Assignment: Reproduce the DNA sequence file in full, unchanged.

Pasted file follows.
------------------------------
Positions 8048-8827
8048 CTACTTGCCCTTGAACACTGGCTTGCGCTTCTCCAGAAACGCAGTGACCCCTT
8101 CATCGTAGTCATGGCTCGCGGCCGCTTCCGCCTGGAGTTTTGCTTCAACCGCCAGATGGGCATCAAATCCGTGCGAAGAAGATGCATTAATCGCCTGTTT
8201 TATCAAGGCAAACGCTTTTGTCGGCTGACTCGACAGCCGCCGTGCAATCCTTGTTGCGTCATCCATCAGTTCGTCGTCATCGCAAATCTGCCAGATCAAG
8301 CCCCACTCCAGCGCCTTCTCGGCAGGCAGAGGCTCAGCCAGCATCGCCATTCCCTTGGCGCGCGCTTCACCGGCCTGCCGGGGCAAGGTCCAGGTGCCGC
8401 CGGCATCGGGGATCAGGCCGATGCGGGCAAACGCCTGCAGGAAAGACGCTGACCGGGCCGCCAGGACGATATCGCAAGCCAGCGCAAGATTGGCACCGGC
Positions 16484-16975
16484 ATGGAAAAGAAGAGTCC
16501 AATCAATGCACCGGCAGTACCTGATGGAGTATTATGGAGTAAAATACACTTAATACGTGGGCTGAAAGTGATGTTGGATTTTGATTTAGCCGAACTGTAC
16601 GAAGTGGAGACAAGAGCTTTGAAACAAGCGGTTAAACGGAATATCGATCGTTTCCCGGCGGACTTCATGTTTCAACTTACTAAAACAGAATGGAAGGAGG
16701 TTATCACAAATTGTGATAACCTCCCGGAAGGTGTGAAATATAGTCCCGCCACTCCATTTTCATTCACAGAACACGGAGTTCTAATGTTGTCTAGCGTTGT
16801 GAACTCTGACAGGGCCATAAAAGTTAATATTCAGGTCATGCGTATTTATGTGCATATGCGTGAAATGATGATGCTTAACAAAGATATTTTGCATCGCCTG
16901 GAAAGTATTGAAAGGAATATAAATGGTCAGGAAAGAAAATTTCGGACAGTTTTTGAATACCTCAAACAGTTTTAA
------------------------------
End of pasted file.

Positions 8048-8827
8048 CTACTTGCCCTTGAACACTGGCTTGCGCTTCTCCAGAAACGCAGTGACCCCTT
8101 CATCGTAGTCATGGCTCGCGGCCGCTTCCGCCTGGAGTTTTGCTTCAACCGCCAGATGGGCATCAAATCCGTGCGAAGAAGATGCATTAATCGCCTGTTT
8201 TATCAAGGCAAACGCTTTTGTCGGCTGACTCGACAGCCGCCGTGCAATCCTTGTTGCGTCATCCATCAGTTCGTCGTCATCGCAAATCTGCCAGATCAAG
8301 CCCCACTCCAGCGCCTTCTCGGCAGGCAGAGGCTCAGCCAGCATCGCCATTCCCTTGGCGCGCGCTTCACCGGCCTGCCGGGGCAAGGTCCAGGTGCCGC
8401 CGGCATCGGGGATCAGGCCGATGCGGGCAAACGCCTGCAGGAAAGACGCTGACCGGGCCGCCAGGACGATATCGCAAGCCAGCGCAAGATTGGCACCGGC
Positions 16484-16975
16484 ATGGAAAAGAAGAGTCC
16501 AATCAATGCACCGGCAGTACCTGATGGAGTATTATGGAGTAAAATACACTTAATACGTGGGCTGAAAGTGATGTTGGATTTTGATTTAGCCGAACTGTAC
16601 GAAGTGGAGACAAGAGCTTTGAAACAAGCGGTTAAACGGAATATCGATCGTTTCCCGGCGGACTTCATGTTTCAACTTACTAAAACAGAATGGAAGGAGG
16701 TTATCACAAATTGTGATAACCTCCCGGAAGGTGTGAAATATAGTCCCGCCACTCCATTTTCATTCACAGAACACGGAGTTCTAATGTTGTCTAGCGTTGT
16801 GAACTCTGACAGGGCCATAAAAGTTAATATTCAGGTCATGCGTATTTATGTGCATATGCGTGAAATGATGATGCTTAACAAAGATATTTTGCATCGCCTG
16901 GAAAGTATTGAAAGGAATATAAATGGTCAGGAAAGAAAATTTCGGACAGTTTTTGAATACCTCAAACAGTTTTAA